This category includes reading books, watching videos, attending lectures and other similar activities. This would be the second-most-important of the three approaches, with the main goals here being to encounter new ideas and integrate them into your future games. The two main pitfalls to avoid in this approach are jumping too fast across different new ideas and overdoing the passive learning aspects. Both pitfalls lead to simply encountering many ideas and terms, but never properly integrating them into your games. This might make you seem smarter in chess conversations when you can pull out technical jargon such as minority attacks, IQP, Lucena position, Philidor position, but not actually understanding how to play in these situations.

  • Practice Drills
    Saving the best for last, this category includes mainly tactics and endgame puzzles, but also visualisation exercises, coordinates training and other fun stuff. Obligatory to any chess-related writings, I have to mention the Russians here with their practical philosophy of chess, which mainly considered the game as a kind of sport, rather than the intellectual endeavour, which it is though of as in the West. Many absolute beginners and non-chess-players will have the false belief that you must be some kind of genius to understand chess, but as you dive deeper into the game you quickly have your pre-conceived notions of intelligence shattered:

Chess is like a martial art. You learn some basic techniques, practice them thousands of times and eventually use them on your enemies to great effect.

Okay, well, at the highest levels of chess there is a lot more memorisation of computer lines and I’m oversimplifying here, but the basic lesson to be extracted is that for the most part, being better at chess is simply about practising the same basic elements everyone else is practising, but more. Magnus Carlsen doesn’t know any tricks for finding pins and forks which you don’t and he’s not inherently more talented, although he did start young and spent his whole life staring at chess boards looking for them, to the point where he can play dubious opening moves which are theoretically worse and still outplay every other GM in the middle/endgame.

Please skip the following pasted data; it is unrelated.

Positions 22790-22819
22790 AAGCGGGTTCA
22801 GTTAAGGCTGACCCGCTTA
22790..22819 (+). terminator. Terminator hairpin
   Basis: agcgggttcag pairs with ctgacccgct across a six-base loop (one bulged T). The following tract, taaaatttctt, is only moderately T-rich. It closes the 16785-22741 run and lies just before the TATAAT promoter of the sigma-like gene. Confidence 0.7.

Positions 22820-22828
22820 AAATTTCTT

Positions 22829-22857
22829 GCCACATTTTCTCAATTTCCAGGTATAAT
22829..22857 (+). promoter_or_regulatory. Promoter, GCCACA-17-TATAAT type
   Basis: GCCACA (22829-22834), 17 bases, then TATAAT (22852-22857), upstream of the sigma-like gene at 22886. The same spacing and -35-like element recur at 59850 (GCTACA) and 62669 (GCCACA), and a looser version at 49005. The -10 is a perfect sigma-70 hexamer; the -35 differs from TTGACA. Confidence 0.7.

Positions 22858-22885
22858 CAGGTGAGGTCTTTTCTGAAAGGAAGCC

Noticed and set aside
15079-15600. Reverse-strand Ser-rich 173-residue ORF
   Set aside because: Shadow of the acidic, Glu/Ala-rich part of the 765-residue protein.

Of course, none of us are going to become the next Magnus. This brings us to the next section:

Self-evaluation and setting realistic goals

Improving at chess is hard and takes a lot of time. Never has a more obvious statement been formulated. The older you are when you first encounter and start playing chess, the harder it is. This is partially due to neuroplasticity being higher in children. In short, learning is the literal process of changing your brain structure and this tends to be easier to do the earlier you start. This is why learning a foreign language is easiest to do by just being in a bilingual family and this is also why essentially all super strong chess players start at the ages of 3-10 years old.

But don’t be too discouraged as this is actually not the only factor in play here. Another big one is time. Kids have a lot more time to be hyper-focused on pointless activities such as chess (yes, chess is a mostly pointless activity, don’t attack me) and don’t have to be burdened with financial issues and real-life stress (lots of them come from wealthy families which can afford personal coaches and frequent travel). But for an adult with a career and/or family, time and energy ends up being another big bottleneck. So this is another reason to adopt a more structured approach if you want to maximise your time. You may never reach the desired GM title, but with some effort and perseverance you can systematically annihilate all of your friends and relatives and that’s all that really matter, doesn’t it.